Shorter height is genetically associated with an increased risk of coronary artery disease

For long it is known that shorter adult height is associated with an increased risk of coronary artery disease. This association is mainly explained by
by the association between shorter height and an adverse lipid profile.
A collaborative effort with national and international colleagues led by Nilesh Samani (University of Leicester) studied the association between height-associated
genetic variants and CAD.
The main advantage of our genetic approach is that it reduces the likelihood of known and unknown demographic, lifestyle, socioeconomic, or behavioral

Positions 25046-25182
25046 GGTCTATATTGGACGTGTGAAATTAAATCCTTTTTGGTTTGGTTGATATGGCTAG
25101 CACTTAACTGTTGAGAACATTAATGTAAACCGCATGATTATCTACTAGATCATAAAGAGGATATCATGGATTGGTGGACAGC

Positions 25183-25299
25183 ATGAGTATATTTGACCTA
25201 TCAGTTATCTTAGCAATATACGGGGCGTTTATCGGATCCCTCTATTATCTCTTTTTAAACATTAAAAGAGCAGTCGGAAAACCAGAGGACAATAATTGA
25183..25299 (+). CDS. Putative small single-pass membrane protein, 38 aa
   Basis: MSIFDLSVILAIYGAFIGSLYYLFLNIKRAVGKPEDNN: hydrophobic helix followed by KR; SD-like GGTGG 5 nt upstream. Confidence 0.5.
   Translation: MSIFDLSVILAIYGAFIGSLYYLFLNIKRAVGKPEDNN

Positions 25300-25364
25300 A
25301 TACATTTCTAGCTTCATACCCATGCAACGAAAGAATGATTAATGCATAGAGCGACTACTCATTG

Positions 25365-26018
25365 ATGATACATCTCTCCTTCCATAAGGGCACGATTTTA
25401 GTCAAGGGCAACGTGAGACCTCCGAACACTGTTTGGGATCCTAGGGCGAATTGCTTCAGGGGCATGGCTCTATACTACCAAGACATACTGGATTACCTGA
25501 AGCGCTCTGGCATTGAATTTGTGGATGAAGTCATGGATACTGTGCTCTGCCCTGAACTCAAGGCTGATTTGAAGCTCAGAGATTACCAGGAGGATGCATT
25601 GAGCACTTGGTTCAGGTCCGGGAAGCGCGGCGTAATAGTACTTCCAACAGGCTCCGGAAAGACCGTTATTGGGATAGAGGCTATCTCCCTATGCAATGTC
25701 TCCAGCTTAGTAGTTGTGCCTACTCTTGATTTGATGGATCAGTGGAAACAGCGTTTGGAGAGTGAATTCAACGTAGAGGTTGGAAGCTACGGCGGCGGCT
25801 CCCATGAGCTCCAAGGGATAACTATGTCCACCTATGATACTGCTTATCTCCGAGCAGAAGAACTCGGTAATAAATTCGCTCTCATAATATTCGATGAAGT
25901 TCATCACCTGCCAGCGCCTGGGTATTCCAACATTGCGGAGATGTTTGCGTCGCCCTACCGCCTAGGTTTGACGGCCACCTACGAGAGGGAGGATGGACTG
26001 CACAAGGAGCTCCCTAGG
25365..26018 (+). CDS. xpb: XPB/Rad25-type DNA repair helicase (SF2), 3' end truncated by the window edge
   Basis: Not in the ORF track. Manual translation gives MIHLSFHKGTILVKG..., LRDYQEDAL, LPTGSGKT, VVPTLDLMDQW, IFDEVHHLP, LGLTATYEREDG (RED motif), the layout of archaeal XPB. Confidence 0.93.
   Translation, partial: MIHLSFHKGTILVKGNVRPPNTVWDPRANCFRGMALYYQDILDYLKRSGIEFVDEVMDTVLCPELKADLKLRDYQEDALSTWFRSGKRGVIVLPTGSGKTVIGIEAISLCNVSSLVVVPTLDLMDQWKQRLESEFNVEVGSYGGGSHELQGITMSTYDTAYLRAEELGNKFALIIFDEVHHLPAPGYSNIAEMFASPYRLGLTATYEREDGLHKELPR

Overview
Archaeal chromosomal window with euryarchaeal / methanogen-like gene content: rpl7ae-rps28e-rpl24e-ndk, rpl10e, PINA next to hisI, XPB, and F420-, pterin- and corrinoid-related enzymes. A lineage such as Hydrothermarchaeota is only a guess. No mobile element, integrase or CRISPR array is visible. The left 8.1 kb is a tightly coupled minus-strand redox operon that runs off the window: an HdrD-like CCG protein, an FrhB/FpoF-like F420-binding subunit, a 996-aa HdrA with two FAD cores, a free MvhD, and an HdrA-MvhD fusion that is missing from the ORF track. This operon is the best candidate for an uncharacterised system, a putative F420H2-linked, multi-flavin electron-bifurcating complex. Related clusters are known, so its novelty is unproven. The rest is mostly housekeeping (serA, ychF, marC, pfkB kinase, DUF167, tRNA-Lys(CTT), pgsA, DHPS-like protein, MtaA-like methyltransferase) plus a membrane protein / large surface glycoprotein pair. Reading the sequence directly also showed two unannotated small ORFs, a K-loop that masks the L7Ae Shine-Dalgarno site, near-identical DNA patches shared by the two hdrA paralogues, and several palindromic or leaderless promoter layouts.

confounders that have an independent effect on height and the risk of CAD and could give rise to a false association between the two factors.
It is possible that the association between the studied genetic variants and height and the association with CAD are through completely different mechanisms. However, the more likely scenario on the basis of our findings is that height variants affect biologic pathways, which on the one hand determine achieved height and on the other hand
influence the risk of CAD. It is also possible that genetically determined height itself alters lifestyle or behavior, which then affects the risk of CAD.
The study is published online in the New England Journal of Medicine.

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